The Crowning achievement, then, of Our Grand Refurbish, was acceptance, not design or even execution. We early on discovered that it would not be perfect, just perfect enough, then we accepted that fact, which resolved much before it could sidetrack us. Of course the whole affair cost more and took longer than we'd originally planned, but we knew our plans were nothing other than justification to get started. Our destination was unknown and we knew it. We did know for certain from the outset, though, that the three downstairs rooms would be finished in period-appropriate crown moulding, though we had no idea that we'd have to hang the wrong crown to accomplish that end. The rest manifested around that single certainty. Once hung, that wrong crown moulding disappeared. It performed its magic by lowering that overly high ceiling and leaving that room infinitely more cozy. We needn't have worried that anyone might notice that the library features the wrong crown. The whole refurbish was wrong from the beginning, wrong but continually correcting itself by accepting just what it could accomplish. It left more than we could have imagined before we started, that wrong crown, its Crowning achievement.


I suppose I could without too much concern for falsehood, claim each Friday as a crowning achievement, its primary qualification being its position as the latest and therefore the crown, the greatest by simple position. Then, it's just a matter of sticking to my story when skeptics rejoinder. Such controversies never matter, for bests are always eventually bettered and subject to the qualifying question, Best for whom? Best for you might not be best for me and crowning achievements seem terribly context sensitive. You just have to be there to understand, and even then, you would have had to be paying closer attention than most experiences really warrant. It's humbling to concede that at least for that last moment, that last sentence was my crowning achievement as a writer. Fridays get me reflecting.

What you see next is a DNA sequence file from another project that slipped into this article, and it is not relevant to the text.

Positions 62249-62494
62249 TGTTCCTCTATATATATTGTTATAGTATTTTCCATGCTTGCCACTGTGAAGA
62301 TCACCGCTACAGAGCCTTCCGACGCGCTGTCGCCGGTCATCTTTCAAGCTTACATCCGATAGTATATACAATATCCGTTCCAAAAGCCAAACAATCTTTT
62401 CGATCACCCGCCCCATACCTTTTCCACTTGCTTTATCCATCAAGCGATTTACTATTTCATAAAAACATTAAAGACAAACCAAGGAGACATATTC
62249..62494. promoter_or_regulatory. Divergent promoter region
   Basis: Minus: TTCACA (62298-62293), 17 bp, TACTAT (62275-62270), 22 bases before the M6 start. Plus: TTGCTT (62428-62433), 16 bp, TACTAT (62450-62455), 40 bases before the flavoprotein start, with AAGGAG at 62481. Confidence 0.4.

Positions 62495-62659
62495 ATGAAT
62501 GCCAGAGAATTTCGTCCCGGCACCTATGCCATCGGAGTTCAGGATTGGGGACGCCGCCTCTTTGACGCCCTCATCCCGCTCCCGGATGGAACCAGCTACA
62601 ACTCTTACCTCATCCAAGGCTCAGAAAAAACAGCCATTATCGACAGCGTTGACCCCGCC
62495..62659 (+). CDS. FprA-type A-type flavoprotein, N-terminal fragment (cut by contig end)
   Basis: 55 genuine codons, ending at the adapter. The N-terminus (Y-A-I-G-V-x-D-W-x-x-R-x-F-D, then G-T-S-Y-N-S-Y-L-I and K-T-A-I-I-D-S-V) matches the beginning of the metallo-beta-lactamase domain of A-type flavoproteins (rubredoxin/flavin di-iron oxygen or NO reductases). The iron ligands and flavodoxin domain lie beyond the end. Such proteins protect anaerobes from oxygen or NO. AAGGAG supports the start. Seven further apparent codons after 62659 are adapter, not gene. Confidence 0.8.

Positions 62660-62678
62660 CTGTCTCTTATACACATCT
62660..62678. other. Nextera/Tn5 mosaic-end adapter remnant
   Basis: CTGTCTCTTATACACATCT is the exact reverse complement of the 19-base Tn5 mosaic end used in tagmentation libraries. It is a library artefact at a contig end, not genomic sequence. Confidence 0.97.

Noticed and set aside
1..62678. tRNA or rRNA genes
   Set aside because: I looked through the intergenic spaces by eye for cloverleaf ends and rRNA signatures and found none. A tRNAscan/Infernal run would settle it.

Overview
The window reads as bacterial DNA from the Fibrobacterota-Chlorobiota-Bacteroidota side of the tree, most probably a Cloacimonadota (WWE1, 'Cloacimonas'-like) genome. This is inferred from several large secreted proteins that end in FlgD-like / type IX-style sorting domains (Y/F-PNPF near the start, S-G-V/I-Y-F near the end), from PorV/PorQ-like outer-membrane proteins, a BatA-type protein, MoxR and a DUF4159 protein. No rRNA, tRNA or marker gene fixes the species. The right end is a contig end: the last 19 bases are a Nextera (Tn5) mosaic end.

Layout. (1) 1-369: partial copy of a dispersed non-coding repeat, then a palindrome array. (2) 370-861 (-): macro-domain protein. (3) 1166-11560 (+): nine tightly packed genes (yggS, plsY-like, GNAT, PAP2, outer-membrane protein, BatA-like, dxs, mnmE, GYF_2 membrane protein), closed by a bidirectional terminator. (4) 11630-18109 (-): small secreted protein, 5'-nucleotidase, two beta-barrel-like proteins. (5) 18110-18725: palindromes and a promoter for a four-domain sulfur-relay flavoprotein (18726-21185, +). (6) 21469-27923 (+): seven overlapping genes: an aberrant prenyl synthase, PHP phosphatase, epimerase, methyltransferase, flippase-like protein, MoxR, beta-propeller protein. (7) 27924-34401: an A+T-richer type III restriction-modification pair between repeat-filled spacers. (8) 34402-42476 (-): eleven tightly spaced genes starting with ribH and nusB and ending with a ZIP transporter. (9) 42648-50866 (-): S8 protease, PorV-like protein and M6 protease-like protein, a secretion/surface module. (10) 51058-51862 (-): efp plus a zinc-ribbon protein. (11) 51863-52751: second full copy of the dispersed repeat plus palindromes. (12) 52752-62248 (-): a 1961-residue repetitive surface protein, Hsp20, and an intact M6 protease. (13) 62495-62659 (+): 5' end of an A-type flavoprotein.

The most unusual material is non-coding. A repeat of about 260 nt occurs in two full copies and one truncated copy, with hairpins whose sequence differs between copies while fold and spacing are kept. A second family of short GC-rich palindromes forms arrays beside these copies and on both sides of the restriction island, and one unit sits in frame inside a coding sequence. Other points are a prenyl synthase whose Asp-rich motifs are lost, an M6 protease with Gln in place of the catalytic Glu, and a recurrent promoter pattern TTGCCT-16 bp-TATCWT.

I began my writing week by focusing upon
Phinishing Our Grand Refurbish. "It's future will be as statuary, not the productive activity it's grown to know itself to be, so Phinishing's a state change and should spark a serious identity crisis."

I then reported on my preferred process for fixing things with
TheSecondOrderSolution. "It entails absolutely no knowledge of how to actually fix anything and entirely relies upon acceptance, often the radical kind, for it resolves by simply accepting the way things have become. While some might call the thing broken, TheSecondOrderSolution considers it evolved, as if entropy really were in charge."

I next resorted to simple observation to highlight what might describe a universal with
ThePaintPotPrinciple. "A student tends to notice his teacher's paradoxes, for the student tends to first imagine their teacher a master, an elevated being, and only begrudgingly acknowledges their feet of clay."

I mentioned how I seem to avoid easy accomplishments but that I don't know why I avoid them in
TinySignificances. "We might find significances too rich a diet to reliably nourish us. We might need gruel work."

I then dabbled in fiction with
Plumb. "If we look too closely, the whole universe would collapse around our shoulders. We thrive upon our fictions and likely would not long survive without them."

My obligatory political screed for the week focused upon what appears to be a universal human preference for
Muddling. " … we are what we ain't. We ain't the type to read the instructions. We ain't the type terribly concerned about our own self-destruction."

I ended this writing week
Tractoring, moving as if powered by a tractor transmission on the way to finishing Our Grand Refurbish. "The final coat of paint goes on in Jovian gravity, heavy and dense."

This week was, indeed, all about Phinishing up, which as usual involved much accepting things as they are. I might most successfully characterize Homemade anything as comprised of what this week brought: one part SecondOrderSolution, two parts PaintPotPrinciple, a smidge of TinySignificances, and an extended fictional Plumb with Muddling for motivation and ultimately, some reliable old Tractoring pulling stuff across finish lines. I'm hanging up this Homemade series during the upcoming week. It has almost been three months since I started off on this investigation like a kid wobbly on a new bicycle. A bike that turned into a tractor. A jaunt that turned into a journey. A Refurbish that insisted upon become grand before it finished. Thank you for following along with me here.

©2021 by David A. Schmaltz - all rights reserved